We have already shown you how to install and monitor network interface bandwidth usage using vnStat in our previous article. Since vnStat command is only command mode, the author of vnStat have created cool Graphical PHP frontend called vnStat PHP frontend to view vnStat graphs. You can view the network interfaces bandwidth usages in you browser itself. I must thank Unixmen Reader Padhu for mentioning this tool. Well, let us see how to install and configure vnStat PHP frontend utility.
Before proceed, vnStat tool should be properly installed and should collect network statistics. To know more about installaing and Monitoring vnStat tool, refer our previous article here.
And you have to install Apache, PHP and php-gd extension. Enter the following command to install them.
$ sudo apt-get install apache2 php5 php5-gd
$ yum install httpd php php-gd -y
Start Apache service.
$ sudo /etc/init.d/apache2 start
$ service httpd start $ chkconfig httpd on
Getting vnStat PHP
Download vnStat PHP tool using the following command:
$ wget http://www.sqweek.com/sqweek/files/vnstat_php_frontend-1.5.1.tar.gz
Extract it using command:
$ tar xvf vnstat_php_frontend-1.5.1.tar.gz
It will be extracted as folder vnstat_php_frontend-x.x.x in your current directory. Copy the contents of the folder to web server root folder as shown below.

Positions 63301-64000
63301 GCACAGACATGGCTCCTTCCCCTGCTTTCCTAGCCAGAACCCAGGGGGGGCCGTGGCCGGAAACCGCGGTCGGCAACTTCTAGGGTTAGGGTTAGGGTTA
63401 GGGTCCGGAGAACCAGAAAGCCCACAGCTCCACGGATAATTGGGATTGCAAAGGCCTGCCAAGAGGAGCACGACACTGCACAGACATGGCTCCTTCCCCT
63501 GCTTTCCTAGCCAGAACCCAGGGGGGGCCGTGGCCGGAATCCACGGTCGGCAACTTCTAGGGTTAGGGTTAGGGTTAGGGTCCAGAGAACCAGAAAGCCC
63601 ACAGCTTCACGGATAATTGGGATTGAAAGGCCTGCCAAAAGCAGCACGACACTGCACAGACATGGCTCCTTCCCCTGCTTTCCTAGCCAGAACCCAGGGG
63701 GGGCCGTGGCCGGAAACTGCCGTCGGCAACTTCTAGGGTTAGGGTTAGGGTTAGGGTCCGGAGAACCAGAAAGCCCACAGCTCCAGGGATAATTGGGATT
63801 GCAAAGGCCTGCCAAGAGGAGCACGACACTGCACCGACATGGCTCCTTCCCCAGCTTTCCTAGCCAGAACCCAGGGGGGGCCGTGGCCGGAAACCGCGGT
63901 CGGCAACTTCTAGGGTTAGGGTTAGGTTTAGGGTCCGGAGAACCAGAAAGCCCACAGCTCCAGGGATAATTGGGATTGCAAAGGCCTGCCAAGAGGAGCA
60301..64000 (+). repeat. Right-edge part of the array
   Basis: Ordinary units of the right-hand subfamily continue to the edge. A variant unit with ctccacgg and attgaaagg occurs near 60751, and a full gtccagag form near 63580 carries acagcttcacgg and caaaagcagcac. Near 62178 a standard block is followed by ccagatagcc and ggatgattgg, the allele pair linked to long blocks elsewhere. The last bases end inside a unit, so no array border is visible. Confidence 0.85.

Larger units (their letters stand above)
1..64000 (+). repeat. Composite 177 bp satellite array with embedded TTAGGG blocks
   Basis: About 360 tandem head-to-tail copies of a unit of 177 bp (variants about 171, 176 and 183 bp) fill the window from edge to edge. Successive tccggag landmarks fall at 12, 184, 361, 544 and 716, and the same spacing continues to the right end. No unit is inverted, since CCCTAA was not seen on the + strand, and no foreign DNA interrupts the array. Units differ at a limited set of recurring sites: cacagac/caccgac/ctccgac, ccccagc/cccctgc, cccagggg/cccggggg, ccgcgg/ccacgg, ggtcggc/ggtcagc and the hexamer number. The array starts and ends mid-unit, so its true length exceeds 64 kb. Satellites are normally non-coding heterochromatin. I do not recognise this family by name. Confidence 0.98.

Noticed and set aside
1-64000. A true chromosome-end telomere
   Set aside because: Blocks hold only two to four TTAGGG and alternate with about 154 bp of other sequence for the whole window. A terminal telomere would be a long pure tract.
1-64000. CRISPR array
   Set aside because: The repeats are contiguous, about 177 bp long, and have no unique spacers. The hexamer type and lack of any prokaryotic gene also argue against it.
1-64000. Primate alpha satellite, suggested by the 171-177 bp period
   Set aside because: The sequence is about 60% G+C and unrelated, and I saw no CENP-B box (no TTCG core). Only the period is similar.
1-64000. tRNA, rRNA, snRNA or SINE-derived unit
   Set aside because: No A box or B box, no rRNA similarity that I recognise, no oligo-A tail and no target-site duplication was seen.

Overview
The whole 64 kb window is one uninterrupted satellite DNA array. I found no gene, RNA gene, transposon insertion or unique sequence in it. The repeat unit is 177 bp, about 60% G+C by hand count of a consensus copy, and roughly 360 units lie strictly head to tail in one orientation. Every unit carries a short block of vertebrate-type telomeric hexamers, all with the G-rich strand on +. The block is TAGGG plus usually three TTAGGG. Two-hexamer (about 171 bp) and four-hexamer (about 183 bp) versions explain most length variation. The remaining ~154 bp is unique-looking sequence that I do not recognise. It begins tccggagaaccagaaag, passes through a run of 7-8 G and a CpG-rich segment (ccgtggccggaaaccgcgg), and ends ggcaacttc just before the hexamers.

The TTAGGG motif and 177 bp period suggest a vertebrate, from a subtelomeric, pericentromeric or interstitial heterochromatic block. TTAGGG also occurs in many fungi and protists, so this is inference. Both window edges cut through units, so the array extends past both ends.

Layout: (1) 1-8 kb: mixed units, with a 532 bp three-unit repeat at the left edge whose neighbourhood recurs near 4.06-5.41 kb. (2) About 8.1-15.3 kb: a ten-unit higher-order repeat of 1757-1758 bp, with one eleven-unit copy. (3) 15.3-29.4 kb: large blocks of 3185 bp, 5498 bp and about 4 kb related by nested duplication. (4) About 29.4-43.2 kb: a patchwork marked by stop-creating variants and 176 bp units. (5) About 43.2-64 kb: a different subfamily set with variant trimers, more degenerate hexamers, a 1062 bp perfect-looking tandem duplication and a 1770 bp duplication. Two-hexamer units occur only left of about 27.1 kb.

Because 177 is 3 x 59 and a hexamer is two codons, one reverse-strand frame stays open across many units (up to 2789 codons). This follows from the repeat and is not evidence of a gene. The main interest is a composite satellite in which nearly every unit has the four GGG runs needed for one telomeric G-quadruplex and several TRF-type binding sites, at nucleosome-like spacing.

$ sudo cp -fr vnstat_php_frontend-1.5.1/ /var/www/vnstat
$ sudo cp -fr vnstat_php_frontend-1.5.1/ /var/www/html/vnstat
Open vnStat PHP config.php file.
$ sudo vi /var/www/vnstat/config.php
$ sudo vi /var/www/html/vnstat/config.php
Set your language:
[...] // edit these to reflect your particular situation // $locale = 'en_US.UTF-8'; $language = 'en'; [...]
Enter you network interfaces to be monitored. In my case I am monitoring eth0 and eth1:
[...] // list of network interfaces monitored by vnStat $iface_list = array('eth0', 'eth1'); [...]
Save and exit the file.
Allow apache port 80 through your firewall/router.
If you are using Ubuntu/Debian systems, run the following command:
$ sudo ufw allow 80
If you are using CentOS/RHEL:
# vi /etc/sysconfig/iptables
Add the following line.
[...] -A INPUT -p tcp -m state --state NEW --dport 80 -j ACCEPT [...]
# vi /etc/sysconfig/selinux
# This file controls the state of SELinux on the system. # SELINUX= can take one of these three values: # enforcing - SELinux security policy is enforced. # permissive - SELinux prints warnings instead of enforcing. # disabled - No SELinux policy is loaded. SELINUX=disabled # SELINUXTYPE= can take one of these two values: # targeted - Targeted processes are protected, # mls - Multi Level Security protection. SELINUXTYPE=targeted
Save and exit the file. Reboot your system.
Navigate to http://localhost/vnstat or http://ip-address/vnstat from your web browser. Now you will able to see the network graphs as shown below.
Click on the link hours in the left pane, you’ll be able to view the usage in hourly basis.
Also you can set the names for your network interfaces. To do so, open config.php file and edit as shown below.
[...] // optional names for interfaces // if there's no name set for an interface then the interface identifier // will be displayed instead // $iface_title['eth0'] = 'Internal'; $iface_title['eth1'] = 'External'; [...]
You can define your own names. Now refresh the page. You will see that the network interfaces names has been changed.
Thats it. Enjoy!!!